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UN Says Violence Jeopardizing Cholera Assistance in Haiti

Refugees react to the effects of tear gas fired by police and UN soldiers during a protest in an area where displaced earthquake survivors live in Port-au-Prince, Haiti, 18 Nov. 2010
Refugees react to the effects of tear gas fired by police and UN soldiers during a protest in an area where displaced earthquake survivors live in Port-au-Prince, Haiti, 18 Nov. 2010

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Lisa Schlein

U.N. aid agencies say access to health facilities and rapid treatment are key to preventing the spread and escalation of deaths from cholera in Haiti. The aid agencies warn violence is jeopardizing their ability to help the victims.

Higher number of causalities than reported

Latest figures on the cholera epidemic from the Haitian Ministry of Public Health are more than 1,100 deaths and nearly 18,400 hospitalizations. But, U.N. aid agencies note these statistics are several days old and the true number of deaths and hospitalizations are probably higher.

Cholera is confirmed in seven Haitian regions. Only three remain free of the disease. World Health Organization Communications Officer, Christian Lindmeier has just returned from two weeks in Haiti.

U.N. agencies' response

He said aid workers are trying to inform people their lives could depend upon reaching a cholera treatment center quickly. Unfortunately, he says, civil unrest in Haiti is slowing cholera prevention and treatment supplies from reaching affected areas.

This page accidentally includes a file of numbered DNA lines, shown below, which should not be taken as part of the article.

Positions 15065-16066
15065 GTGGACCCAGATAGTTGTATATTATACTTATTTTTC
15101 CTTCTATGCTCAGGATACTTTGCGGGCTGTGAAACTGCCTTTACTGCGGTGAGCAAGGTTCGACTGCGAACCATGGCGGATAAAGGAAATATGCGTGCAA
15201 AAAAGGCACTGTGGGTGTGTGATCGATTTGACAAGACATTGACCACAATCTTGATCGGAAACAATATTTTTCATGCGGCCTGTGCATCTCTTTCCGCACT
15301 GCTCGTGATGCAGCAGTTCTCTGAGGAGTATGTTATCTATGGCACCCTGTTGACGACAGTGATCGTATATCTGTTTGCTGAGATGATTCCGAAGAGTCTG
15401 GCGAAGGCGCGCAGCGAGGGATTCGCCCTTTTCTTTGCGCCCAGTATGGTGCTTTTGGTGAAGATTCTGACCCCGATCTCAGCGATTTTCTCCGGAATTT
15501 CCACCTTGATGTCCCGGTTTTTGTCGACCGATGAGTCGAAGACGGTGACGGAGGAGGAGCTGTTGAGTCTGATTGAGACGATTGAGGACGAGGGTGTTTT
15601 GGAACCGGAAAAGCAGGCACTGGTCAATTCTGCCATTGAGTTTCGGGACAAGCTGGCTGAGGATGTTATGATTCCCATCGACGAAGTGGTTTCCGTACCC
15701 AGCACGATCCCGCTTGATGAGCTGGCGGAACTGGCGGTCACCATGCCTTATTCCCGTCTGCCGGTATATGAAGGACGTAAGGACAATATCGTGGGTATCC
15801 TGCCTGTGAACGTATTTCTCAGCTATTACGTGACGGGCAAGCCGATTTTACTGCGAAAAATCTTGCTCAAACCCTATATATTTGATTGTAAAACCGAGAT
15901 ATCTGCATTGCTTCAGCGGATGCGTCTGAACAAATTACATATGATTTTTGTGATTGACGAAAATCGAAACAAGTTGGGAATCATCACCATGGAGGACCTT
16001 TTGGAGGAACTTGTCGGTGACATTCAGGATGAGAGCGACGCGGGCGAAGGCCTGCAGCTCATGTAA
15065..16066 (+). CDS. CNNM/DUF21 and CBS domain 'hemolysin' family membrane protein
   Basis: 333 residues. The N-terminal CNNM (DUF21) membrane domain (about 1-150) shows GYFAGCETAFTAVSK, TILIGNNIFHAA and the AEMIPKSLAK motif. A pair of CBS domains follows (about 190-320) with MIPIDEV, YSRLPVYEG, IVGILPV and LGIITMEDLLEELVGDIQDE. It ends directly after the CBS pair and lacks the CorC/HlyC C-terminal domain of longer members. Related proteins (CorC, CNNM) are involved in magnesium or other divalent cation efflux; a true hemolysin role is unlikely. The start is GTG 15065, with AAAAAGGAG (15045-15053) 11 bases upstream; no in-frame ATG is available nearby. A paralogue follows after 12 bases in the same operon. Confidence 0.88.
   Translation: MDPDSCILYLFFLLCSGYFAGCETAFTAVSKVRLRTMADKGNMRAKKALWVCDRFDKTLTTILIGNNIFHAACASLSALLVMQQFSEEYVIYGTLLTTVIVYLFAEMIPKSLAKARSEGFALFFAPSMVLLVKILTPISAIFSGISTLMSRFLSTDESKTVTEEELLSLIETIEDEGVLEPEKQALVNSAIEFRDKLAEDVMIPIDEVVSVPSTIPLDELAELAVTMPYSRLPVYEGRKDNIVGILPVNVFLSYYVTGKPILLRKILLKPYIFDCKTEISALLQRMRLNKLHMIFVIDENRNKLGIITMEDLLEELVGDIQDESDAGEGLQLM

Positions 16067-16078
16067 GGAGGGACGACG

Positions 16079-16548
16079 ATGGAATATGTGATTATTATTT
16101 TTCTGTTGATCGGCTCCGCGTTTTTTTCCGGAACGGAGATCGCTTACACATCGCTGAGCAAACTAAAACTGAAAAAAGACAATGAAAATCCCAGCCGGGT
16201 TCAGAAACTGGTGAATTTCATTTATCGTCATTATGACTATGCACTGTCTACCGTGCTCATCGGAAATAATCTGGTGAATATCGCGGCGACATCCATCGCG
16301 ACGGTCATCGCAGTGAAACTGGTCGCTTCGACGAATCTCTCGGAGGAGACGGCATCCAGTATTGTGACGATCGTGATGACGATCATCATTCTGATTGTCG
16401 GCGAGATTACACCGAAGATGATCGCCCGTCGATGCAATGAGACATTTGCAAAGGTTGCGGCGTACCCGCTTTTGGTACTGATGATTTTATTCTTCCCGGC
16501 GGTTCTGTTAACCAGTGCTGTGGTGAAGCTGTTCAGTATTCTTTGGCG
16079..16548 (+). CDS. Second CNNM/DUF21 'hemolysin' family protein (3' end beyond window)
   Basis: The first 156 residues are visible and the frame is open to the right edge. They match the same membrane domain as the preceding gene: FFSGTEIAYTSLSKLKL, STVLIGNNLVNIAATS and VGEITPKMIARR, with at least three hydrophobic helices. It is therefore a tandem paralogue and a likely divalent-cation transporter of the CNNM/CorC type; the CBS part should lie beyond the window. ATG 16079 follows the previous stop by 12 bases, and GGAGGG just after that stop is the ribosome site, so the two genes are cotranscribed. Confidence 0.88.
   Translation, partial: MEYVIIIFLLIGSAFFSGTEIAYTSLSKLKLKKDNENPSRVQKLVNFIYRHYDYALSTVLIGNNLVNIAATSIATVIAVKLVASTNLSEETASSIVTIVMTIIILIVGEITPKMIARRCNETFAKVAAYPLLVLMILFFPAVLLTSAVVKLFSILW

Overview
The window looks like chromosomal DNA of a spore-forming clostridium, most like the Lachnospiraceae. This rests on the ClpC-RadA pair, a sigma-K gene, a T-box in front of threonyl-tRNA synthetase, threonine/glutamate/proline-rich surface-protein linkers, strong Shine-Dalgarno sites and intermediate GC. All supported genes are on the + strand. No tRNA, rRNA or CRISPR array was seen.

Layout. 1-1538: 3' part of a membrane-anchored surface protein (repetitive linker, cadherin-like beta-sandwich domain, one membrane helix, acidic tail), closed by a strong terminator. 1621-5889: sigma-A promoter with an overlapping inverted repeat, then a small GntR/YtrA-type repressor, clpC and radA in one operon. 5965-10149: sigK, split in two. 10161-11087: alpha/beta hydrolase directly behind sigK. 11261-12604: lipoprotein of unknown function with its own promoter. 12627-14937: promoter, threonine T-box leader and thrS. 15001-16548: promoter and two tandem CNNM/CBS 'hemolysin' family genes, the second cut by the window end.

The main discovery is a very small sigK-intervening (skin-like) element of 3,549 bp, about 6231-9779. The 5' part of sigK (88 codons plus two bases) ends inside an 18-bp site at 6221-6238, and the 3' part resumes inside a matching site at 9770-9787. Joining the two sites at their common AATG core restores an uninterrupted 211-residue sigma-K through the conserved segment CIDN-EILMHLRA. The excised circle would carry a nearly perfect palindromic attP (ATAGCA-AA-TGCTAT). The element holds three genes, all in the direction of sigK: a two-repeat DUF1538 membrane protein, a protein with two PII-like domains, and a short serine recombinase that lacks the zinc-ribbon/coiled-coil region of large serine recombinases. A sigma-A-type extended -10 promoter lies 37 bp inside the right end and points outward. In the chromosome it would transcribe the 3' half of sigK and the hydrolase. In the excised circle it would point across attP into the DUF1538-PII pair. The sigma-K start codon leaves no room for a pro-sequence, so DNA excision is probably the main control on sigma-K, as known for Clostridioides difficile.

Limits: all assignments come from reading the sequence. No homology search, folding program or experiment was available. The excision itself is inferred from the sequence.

"The riots we had recently are certainly not helping either," Lindmeier said. "That are the reports from Monday and Tuesday we are getting, that people simply did not dare go to facilities or did not make it to the facilities and, of course supply deliveries to the health facilities have to be halted as well if the security situation deteriorates. So, nothing of this is very favorable, but it adds to the death toll."  

Aid agencies say their efforts to control the cholera epidemic are being seriously hampered by riots. Many Haitians blame Nepalese U.N. peacekeepers for bringing the cholera epidemic to their country.

The United Nations says vital water, sanitation and hygiene projects are being interrupted. A World Food Program warehouse was looted and burned. Another casualty is a cholera-training program for health professionals. It has had to be halted.

Violence mars delivery of supplies

Spokeswoman for the U.N. Children's Fund, Marixie Mercado, says the violence is jeopardizing the delivery of life-saving supplies.

"The northern department already has a hospital fatality rate of 7.5 percent, which is the highest in the country," Mercado said. "And, according to PAHO [The Pan American Health Organization] and UNICEF this rate could be multiplied by five if patients do not have access to health services…According to the Ministry of Health, 12 percent of the deaths so far have been among children under five years old. This is as of the 14th of November. And, again just to underline, that this is likely an underestimation of deaths."  

The United Nations is sending 11 trucks full of material to cholera-affected regions on Friday. Two helicopter airlifts also are scheduled.

Aid work continues

Aid workers say they hope the convoy will not be interrupted by more riots. They say it is important they be able to bring more medical equipment to the departments. There they will be distributed to communities, hospitals and cholera treatment centers.

See related video report by Elizabeth Lee:

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